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Intravascular Large B-Cell Lymphoma Presenting with Hypoxemia without any Abnormalities on Standard Imaging Studies

Challenging differential diagnosis, Rare disease

Midori Tokushima, Naoko E. Katsuki, Masaki Tago, Shu-ichi Yamashita

(Department of General Medicine, Saga University Hospital, Saga City, Saga, Japan)

Am J Case Rep 2019; 20:1199-1204

DOI: 10.12659/AJCR.916877

Published: 2019-08-14


BACKGROUND: Intravascular large B-cell lymphoma (IVLBCL) is characteristically diagnosed by histological examination of biopsies of bone marrow or randomly harvested skin specimens in the absence of any diagnostic abnormalities on imaging studies, including computed tomography (CT). In particular, diagnosis of IVLBCL with pulmonary manifestations is challenging, because even in patients with severe respiratory failure, there are rarely abnormalities on standard imaging studies.
CASE REPORT: A 75-year-old female presented with fatigue, weight loss, and high fever with chills for 3 months. Blood examinations on her initial visit to her primary physician showed high concentrations of C-reactive protein, lactate dehydrogenase, and soluble interleukin-2 receptor. There were no abnormalities on imaging studies. She was subsequently admitted to our hospital because of development of dyspnea over time (4 months after symptom onset). Although she was suspected of having IVLBCL, repeated biopsies from bone marrow, skin, liver, and lung did not result in a diagnosis. Finally, a lung biopsy obtained by video-associated thoracic surgery (VATS) from the right lung base, where fluorine-18 fluorodeoxyglucose positron emission tomography had shown high uptake, resulted in a definite diagnosis of IVLBCL.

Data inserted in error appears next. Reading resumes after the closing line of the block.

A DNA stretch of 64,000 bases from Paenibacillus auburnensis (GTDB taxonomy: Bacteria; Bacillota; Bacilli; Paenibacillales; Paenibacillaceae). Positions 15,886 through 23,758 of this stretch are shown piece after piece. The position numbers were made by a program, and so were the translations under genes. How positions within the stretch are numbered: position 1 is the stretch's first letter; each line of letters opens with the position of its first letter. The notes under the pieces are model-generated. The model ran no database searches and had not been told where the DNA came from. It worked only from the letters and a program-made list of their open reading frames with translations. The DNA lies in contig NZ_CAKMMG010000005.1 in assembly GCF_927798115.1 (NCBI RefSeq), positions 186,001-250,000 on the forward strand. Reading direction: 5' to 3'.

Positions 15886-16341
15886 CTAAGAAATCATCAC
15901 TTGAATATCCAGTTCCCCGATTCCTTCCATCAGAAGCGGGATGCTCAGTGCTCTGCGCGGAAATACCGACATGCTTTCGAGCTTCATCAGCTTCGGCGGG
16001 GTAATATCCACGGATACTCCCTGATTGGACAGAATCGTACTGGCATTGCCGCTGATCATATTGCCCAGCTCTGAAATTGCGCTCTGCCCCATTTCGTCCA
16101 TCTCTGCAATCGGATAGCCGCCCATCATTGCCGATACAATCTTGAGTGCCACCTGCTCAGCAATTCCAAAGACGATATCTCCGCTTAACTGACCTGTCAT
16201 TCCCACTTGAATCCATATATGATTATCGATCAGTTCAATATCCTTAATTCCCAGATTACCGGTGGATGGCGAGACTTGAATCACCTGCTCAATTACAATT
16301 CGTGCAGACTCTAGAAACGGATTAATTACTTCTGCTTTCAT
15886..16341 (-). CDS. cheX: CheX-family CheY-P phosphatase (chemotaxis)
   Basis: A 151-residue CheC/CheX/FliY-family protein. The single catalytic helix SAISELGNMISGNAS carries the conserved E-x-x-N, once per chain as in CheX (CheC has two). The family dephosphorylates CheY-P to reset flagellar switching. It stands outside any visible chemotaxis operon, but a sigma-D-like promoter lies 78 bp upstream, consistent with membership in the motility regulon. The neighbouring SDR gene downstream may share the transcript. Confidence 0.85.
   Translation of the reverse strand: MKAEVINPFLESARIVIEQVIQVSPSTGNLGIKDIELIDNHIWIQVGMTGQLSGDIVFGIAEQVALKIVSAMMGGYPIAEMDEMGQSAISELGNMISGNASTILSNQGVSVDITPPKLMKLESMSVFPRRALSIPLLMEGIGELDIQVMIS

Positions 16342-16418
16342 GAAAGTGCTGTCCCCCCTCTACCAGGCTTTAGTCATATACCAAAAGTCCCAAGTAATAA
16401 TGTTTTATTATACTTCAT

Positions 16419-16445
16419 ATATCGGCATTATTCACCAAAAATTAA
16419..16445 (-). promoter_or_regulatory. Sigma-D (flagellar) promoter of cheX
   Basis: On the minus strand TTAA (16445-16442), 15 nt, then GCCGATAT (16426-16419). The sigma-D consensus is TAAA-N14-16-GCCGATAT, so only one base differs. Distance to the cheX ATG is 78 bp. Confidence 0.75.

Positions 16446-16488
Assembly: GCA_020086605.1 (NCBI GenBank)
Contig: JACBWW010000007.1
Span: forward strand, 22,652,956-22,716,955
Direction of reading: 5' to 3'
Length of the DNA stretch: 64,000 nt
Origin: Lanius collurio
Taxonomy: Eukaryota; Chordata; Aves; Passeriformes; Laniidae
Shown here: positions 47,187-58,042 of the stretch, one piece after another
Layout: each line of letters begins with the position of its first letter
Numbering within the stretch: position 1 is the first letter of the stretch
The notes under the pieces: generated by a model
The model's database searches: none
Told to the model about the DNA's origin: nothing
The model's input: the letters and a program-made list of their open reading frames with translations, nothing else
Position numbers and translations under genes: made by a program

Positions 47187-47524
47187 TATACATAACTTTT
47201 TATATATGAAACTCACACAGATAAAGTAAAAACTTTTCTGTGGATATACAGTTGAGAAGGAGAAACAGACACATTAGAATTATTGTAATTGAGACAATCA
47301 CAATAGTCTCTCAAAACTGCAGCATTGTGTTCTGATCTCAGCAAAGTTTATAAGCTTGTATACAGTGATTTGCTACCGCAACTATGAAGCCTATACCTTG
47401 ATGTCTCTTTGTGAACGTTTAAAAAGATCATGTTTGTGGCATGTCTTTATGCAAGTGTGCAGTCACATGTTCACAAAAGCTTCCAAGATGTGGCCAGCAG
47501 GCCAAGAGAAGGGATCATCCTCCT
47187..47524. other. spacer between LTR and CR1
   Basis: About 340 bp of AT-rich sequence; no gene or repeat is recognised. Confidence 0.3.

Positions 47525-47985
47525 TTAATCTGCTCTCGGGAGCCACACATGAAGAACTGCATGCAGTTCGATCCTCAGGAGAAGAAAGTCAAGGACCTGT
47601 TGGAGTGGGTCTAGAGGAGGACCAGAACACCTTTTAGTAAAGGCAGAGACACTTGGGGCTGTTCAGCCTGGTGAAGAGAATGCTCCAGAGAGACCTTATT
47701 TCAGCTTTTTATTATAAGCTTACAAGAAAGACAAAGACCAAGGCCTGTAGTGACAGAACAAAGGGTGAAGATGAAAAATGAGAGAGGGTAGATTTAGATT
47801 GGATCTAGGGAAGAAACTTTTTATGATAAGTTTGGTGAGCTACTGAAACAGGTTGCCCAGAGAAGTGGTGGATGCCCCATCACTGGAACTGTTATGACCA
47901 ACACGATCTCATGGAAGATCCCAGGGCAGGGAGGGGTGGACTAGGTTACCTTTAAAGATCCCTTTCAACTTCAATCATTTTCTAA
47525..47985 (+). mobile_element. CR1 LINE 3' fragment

CONCLUSIONS: Highly invasive procedures such as thoracoscopic lung resection may be required to diagnose IVLBCL with pulmonary manifestations which can cause severe respiratory failure in the absence of any abnormalities on standard imaging studies.

Keywords: Anoxia, Lymphoma, B-Cell, Positron-Emission Tomography, Thoracic Surgery, Video-Assisted, Thoracoscopy



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